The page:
7. It is this blending of the separateness and the connectedness that builds a healthy family.
    8. The two are constantly in tension and rightfully so.
  3. Genesis 49, The Blessing Of Jacob And His Sons.
    1. Genesis 49 describes the blessing that Jacob gives to his sons in Egypt before his death.
    2. An examination of these versus reveals he understood that each one of his sons were unique individuals.
    3. They all share the same bloodline but they were all different.
    4. So it is, that we as parents must come to understand that our children are not an identical reflection of ourselves, but carry with them a unique demonstration of their own identity as they are related to us.
  4. Why Is It Healthy For People To Be Allowed To Be Themselves?
    1. Each has a unique contribution to make.
    2. It empowers each of us to a full life of service. My way of serving God, my family, and my country may be very different from someone else's. All are equally valuable.
    3. Untold fulfillment. A person comes to understand who they are, what their gifts and talents represent, and how they can make their greatest contribution. They are free to experience a highly fulfilling life.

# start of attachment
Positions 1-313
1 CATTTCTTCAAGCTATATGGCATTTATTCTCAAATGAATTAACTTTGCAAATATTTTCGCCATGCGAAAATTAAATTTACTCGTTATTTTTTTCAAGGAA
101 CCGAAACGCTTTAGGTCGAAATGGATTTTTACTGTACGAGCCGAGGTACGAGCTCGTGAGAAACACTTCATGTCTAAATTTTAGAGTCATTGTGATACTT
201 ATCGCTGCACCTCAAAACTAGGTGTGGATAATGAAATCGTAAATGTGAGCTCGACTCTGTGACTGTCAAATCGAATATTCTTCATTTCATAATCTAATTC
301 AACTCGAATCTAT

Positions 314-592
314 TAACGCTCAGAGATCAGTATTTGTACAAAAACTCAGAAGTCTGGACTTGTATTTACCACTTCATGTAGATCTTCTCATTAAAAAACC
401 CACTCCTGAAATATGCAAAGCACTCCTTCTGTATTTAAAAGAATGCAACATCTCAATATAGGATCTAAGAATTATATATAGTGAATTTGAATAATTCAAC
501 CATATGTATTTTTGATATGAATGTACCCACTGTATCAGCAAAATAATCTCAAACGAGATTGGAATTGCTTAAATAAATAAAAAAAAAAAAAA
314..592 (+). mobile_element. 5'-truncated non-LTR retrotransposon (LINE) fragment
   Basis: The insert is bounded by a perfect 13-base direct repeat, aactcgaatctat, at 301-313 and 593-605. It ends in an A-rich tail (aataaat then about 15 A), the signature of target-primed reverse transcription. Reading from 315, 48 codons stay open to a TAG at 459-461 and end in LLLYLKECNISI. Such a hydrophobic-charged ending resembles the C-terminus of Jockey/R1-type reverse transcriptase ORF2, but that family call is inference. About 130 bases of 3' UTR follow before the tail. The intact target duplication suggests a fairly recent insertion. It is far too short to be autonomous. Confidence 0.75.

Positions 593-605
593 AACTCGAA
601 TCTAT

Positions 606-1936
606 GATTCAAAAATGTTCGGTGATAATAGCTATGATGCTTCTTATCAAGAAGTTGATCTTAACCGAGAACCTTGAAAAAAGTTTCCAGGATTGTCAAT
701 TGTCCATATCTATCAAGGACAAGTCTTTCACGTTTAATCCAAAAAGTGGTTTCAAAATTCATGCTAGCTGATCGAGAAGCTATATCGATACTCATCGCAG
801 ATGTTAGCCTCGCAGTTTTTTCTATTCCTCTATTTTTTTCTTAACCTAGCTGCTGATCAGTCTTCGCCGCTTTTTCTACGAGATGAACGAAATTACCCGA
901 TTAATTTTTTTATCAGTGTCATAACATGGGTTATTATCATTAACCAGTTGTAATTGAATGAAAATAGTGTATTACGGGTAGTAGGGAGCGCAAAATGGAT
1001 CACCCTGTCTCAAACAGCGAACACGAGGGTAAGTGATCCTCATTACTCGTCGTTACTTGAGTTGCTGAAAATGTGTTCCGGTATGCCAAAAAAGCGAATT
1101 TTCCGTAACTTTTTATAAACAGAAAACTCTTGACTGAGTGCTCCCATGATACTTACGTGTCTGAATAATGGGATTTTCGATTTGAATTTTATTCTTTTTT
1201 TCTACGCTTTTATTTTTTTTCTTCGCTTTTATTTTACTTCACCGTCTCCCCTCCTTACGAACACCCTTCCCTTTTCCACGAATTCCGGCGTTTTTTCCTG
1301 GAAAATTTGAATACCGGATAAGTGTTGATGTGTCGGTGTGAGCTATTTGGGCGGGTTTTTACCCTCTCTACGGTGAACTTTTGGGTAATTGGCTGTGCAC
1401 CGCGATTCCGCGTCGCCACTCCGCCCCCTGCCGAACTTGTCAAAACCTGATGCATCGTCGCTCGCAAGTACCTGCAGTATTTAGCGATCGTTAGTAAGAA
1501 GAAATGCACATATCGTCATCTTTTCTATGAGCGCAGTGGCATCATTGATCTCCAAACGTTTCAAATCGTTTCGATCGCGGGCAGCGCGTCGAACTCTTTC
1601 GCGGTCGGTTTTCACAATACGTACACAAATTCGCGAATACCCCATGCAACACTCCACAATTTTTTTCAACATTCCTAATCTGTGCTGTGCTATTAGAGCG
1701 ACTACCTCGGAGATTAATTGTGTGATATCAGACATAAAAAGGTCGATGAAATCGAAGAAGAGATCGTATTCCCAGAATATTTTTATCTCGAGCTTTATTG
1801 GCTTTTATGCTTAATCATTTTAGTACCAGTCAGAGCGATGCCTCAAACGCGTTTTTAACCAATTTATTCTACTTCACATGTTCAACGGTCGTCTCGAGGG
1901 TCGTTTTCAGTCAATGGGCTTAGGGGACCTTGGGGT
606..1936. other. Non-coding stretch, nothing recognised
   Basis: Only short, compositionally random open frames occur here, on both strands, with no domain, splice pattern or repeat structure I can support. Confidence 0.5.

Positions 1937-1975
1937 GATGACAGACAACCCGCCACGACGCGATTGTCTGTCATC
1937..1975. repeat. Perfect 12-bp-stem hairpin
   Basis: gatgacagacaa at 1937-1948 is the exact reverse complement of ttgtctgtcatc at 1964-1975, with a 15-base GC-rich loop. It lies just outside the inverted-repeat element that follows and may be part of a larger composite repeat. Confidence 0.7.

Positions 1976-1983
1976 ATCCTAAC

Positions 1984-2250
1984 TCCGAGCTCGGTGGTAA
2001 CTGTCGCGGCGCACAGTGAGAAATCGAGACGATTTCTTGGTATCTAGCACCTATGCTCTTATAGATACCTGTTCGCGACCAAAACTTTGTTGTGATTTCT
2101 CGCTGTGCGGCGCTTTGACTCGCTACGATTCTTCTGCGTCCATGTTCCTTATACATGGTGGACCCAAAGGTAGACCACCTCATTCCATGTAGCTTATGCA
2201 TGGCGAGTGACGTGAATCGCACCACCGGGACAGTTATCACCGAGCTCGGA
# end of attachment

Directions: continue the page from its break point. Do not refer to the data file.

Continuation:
4. It reduces unnecessary frustration. If you have ever watched someone try to learn a musical instrument that they lacked the necessary aptitudes to learn, you saw frustration. If they moved to another instrument where they were particularly gifted you see the pleasure that comes from mastering that instrument. You understand the frustration that someone feels when they are trying to accomplish something that they are not truly gifted at.
    5. God has given us a unique set of gifts and talents to recognize, zero in on and improve, then put them to good use. A healthy family is encouraging this process for all of its members.
  5. What Do Healthy Families Do?
    1. Encourage individuality in their members.
    2. They offer plenty of support to one another.
    3. They spend time together and prioritize the time spent.
    4. They have a strong spiritual commitment.
    5. They are like "bumper cars.” They are headed in the same direction, occasionally bump, but it isn't the end of the ride!


  1. The journal entry for this week should be an assignment to list each member of one's immediate family (both parents and children).
    1. Under each family member, write down the top five areas of giftedness or uniqueness that each member of the family possesses in your judgement.
    2. Once listed, look back over that list.
      1. How are members similar?
      2. How are they different?
      3. What overall giftedness pattern does the family possess?
      4. What areas of giftedness is the family not particularly possessing?
    3. Finally, sit down with each member of your family, on the list, share your observations with them and ask them to reflect on your answers. See how well they match up to one another.